Islamic and Christian Cosmic Theories

Islamic Theories

As the ancient Greek civilisation and culture faded their focus on cosmic theories faded with it. Little or no progress was made for centuries. Eventually, the old Greek texts passed into the hands of Islamic philosophers and they became aware of the Almagest and similar works. They were very concerned about the use of equants and eccentres - believing that uniform motion and pe rfect circles must prevail. 

Ibn al-Haytham

Ibn al Haytham (~965-1040AD) tried to improve on Ptolemy's Almagest and proposed a set of concentric spheres (see right) such that each planet moved in an epicycle within its own space. However, it is difficult to make this model fit observational facts with much accuracy.



Ibn al-Shatir

To avoid eccentres and equants, Ibn al-Shatir (? - 1375) produced this epicycle-on-epicycle solution (see left) in the 14th century describing the motion of the Moon.

The Mean Sun moves round the Earth in a circle once a year. The Mean Moon (centre of large epicycle) moves round the same circle as the sun once a month. The centre of a smaller epicycle moves  clockwise round the larger epicycle. The Moon moves round the smaller epicycle anti-clockwise.

This approach also avoided the problem with Ptolemy's theory where the Moon's distance (and therefore apparent diameter) must vary by a factor of two (which it clearly does not).  This elaborate geometry may go some way towards predicting the Moon's position but provides no clue as to the physical nature of what is going on.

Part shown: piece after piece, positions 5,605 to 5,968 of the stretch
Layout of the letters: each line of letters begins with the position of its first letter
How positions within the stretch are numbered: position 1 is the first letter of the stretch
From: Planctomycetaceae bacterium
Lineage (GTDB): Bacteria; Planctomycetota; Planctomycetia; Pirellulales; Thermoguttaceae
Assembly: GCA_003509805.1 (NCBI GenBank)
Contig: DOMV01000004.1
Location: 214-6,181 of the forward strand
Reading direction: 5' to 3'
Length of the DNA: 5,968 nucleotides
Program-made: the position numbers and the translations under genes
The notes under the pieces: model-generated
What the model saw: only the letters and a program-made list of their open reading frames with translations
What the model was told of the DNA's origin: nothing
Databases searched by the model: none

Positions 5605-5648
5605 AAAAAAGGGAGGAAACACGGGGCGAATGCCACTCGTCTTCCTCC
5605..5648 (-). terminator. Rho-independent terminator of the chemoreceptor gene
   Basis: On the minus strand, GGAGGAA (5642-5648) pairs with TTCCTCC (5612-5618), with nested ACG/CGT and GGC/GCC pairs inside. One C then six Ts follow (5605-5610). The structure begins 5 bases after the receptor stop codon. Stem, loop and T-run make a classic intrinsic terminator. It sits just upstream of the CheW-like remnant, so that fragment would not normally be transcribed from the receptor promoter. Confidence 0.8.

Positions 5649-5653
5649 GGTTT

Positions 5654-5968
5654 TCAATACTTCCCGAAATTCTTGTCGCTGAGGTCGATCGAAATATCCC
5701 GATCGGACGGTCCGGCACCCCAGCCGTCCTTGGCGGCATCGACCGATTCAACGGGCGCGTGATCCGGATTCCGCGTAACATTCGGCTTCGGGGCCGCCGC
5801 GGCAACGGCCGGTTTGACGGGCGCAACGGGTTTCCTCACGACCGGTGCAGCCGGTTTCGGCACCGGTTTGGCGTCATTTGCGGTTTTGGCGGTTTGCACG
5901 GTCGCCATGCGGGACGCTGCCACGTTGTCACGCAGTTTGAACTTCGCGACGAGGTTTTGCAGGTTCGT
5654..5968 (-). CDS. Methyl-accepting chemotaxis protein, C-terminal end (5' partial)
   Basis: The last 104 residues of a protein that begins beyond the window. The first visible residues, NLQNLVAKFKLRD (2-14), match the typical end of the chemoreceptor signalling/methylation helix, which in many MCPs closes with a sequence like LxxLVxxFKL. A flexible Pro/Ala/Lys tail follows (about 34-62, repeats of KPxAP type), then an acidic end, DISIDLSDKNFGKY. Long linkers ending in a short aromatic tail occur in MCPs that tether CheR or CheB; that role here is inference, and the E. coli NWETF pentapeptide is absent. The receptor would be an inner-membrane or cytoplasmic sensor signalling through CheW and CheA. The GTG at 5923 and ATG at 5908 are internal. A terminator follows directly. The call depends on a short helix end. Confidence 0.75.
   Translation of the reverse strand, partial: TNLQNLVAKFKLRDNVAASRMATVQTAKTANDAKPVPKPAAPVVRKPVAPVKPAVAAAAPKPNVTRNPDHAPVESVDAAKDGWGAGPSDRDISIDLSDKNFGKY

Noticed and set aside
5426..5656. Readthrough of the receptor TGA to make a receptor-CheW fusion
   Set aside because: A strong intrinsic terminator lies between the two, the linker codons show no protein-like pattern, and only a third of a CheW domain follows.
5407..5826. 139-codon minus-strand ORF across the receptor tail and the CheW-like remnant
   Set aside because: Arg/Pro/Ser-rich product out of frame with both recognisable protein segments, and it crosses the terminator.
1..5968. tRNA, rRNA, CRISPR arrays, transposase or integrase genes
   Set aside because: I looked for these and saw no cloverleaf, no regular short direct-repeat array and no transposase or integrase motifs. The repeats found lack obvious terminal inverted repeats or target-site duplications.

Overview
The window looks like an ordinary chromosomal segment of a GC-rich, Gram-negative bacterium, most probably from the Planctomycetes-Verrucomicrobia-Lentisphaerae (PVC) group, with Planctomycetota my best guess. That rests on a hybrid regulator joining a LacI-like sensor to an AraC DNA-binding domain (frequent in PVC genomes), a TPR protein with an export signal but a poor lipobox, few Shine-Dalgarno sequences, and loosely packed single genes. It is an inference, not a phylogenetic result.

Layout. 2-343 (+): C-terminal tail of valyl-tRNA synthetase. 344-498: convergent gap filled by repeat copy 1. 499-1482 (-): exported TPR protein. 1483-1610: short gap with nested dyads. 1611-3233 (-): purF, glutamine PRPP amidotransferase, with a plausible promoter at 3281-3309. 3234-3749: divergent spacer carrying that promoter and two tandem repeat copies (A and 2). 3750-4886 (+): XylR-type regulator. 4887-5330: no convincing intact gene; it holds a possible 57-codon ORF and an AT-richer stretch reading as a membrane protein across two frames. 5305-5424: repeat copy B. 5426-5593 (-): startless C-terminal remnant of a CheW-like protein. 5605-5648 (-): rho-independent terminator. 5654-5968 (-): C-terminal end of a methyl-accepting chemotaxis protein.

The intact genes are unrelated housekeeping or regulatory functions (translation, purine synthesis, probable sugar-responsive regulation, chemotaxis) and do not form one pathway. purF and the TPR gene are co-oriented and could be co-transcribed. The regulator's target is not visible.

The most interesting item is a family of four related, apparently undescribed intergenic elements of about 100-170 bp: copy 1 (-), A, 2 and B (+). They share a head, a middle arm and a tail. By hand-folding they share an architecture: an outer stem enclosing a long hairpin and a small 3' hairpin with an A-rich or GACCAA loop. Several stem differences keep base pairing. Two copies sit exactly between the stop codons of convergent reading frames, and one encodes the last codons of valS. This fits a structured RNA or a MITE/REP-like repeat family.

Latin - Christian Theories

For the most part, information about Babylonian, Greek and Islamic cosmologies did not reach Latin/Christian Europe until the end of the first millennium AD. That was when the Christians overtook Islamic cultural centres in Spain and Portugal, discovering the Arabic versions of the old  Greek texts.

There was much re-hashing of this material, but no real progress. Everyone was very unhappy about eccentres, epicycles and equants, and looking for alternatives.

The Church resisted rational debate by insisting on a cosmos based on  Aristotle's views (see right) suitably made to fit with an interpretation of Genesis. In the centre we have Earth/Water/Air/Fire, then we have each 'planet'  in it's sphere, then the firmament (fixed stars) then the "waters above the firmament". 

The fact that this did not  with observation did not seem to matter too much.


Copernicus (1473-1543) was looking for a more rational and integrated explanation of the cosmos than past theories could provide. He wrote the now famous 'De Revolutionibus', the basis of which is as follows:

The Sun is at the centre of the cosmos. Each of the planets revolves round the Sun. Their orbits are a combination of referent circles with small epicycles. The sequence of planets is, (as we now know them today): Mercury, Venus, Earth, Mars, Jupiter and Saturn. The Moon revolves round the Earth. Beyond Saturn are the "fixed stars".

Copernicus had taken that first major step to propose the Sun as the centre of the cosmos rather than the Earth. This did not go down well with The Church. Copernicus's theory was originally considered only a 'mathematical model' and not a picture of reality. Religious and political pressures continued to insist that Earth is at the centre. 




 Tycho  Brahe (1546-1601) appreciated the benefits of Copernicus's theories, but could not accept that the Earth was moving. He devised the ' Tychonic' system shown here. In fact it is mathematically almost the same as the Copernican system, except that the Earth is considered to be static instead of the Sun.

In this scheme the Sun and Moon move round the Earth. All the other planets move round the Sun. 

Tycho made many valuable observations and designed and implemented new instruments. His observations of a comet convinced him that "the spheres" did not really exist and planets moved freely through space. This was a very important change of concept as it allowed scientists to think in terms of moving bodies. 

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